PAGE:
Presentation Samples, Tips and Guidelines

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What is a presentation?

A presentation is a communication method that can be adapted in different language contexts, for example communicating with the audience, speaking to a meeting, or speaking to a team. A presentation may also be employed as a general term that includes other "speaking engagements," including speaking at a wedding or talking at a video conference. To be successful it should be examined carefully step by step and how and how to display the details.

You must pass a message to the listeners and always have a convincing aspect in a presentation. For example, it could be a speech about your organization's positive work, about what an employer may give you, or why you should obtain additional project funding.

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  • What are the different styles of presentation?

    • Informative Presentations: An informative presentation is educational, concise, and to the point. While other presentations may entertain or inspire, the main goal of an informative presentation is to share information. A good example of an informative presentation is a human resources benefits presentation. Human resources needs to explain what benefits employees receive, how benefits work, which important dates employees need to remember, where employees can find more information, and so on. 
    • Instructive Presentations: A presentation that teaches something is similar to an informative presentation, but it goes beyond sharing facts. It also instructs the audience on a specific topic. People attend or view an instructive presentation with the intention to learn, and they leave with a better understanding of the topic of the presentation.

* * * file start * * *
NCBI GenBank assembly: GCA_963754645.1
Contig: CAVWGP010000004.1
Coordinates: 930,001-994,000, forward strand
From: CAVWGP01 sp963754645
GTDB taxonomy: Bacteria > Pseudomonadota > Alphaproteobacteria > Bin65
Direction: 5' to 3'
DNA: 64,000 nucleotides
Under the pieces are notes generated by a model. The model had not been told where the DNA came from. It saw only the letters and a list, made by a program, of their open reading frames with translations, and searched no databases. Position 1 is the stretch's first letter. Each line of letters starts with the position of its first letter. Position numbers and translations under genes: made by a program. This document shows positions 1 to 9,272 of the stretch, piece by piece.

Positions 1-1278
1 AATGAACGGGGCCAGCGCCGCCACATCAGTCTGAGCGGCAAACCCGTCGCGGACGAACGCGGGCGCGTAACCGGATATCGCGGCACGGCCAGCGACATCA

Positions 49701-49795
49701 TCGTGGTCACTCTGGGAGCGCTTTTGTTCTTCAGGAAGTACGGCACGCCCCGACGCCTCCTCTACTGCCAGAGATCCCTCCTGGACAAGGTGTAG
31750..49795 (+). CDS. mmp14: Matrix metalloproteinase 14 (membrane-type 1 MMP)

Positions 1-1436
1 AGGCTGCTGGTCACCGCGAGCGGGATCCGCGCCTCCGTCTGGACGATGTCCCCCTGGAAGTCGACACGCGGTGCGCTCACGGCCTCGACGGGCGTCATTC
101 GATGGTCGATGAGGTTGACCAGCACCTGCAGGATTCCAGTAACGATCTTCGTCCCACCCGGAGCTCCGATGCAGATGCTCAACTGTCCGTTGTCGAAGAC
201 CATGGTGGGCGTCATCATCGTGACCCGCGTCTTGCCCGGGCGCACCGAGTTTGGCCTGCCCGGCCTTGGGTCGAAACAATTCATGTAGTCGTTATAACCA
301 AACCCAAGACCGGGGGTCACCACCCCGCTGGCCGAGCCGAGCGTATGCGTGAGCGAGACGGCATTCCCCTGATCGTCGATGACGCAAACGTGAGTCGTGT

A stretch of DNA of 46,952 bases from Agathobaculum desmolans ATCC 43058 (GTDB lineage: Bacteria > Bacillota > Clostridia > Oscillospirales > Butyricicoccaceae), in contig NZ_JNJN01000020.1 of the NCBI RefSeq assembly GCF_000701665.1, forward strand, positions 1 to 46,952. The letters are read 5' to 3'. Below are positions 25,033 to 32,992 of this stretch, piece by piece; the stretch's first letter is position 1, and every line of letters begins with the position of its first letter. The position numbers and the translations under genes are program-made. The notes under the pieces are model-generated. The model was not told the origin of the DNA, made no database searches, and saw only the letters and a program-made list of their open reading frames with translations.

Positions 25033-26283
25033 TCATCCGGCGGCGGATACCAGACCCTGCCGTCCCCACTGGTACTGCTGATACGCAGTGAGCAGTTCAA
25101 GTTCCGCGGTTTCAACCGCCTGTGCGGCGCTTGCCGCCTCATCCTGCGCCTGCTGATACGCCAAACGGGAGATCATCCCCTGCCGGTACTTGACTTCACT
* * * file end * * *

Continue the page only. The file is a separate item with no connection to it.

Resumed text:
• Persuasive Presentations: Many presentations hope to sell something or persuade the audience to take certain actions. Persuasive presentations often present a problem and explain their solution using data. Examples of persuasive presentations include business pitches or sales proposals.
    • Motivational Presentations: One of the most prominent examples of inspiring presentations? TED Talks. Many motivational speakers use TED Talks to inspire people to think or change their behaviour. 
    • Motivational presentations in the business world may not be as dramatic or life changing as a Tidal, but they still aim to generate interest or gain an audience’s approval. A company overview presentation is a good example of a motivational presentation. It may present the information of a company — how it was founded, who is leading it, what the company does — but more importantly, it tells the company’s story. 
    • Decision-making Presentations: Need to decide within the company? A presentation that shares a problem, solution options, and their outcomes can help speed along the process. Decision making presentations might be found in business meetings, government meetings, or all-hands meetings.
    • Progress Presentations: Imagine our hypothetical company decided on a marketing strategy to meet their goals. Now that they have a campaign in place, they need to report on the progress of said campaign. This sixth presentation type shares status updates, progress towards deadlines, collected data so far, any obstacles popping up, and tasks that need to be added or adjusted

  • How to make the perfect presentation?

    Instead of aiming for perfection, which is (by definition) unattainable, how about aiming for effectiveness? That’s a goal that any speaker can reach, with help—no matter your level of presentation skills or experience.

    What if I am nervous during Presentation?

    Many people have a fear of public speaking. Extra preparation and structure is essential to overcome nerves. Take the heat off yourself by involving the audience early. Short video clips, overheads or a computer presentation can take the focus off you at any time. Take deep breaths before you speak and don’t rush – the audience isn’t going anywhere. Speak Slowly. Don’t be concerned if you make a mistake or trip over a word, just keep going like nothing happened.
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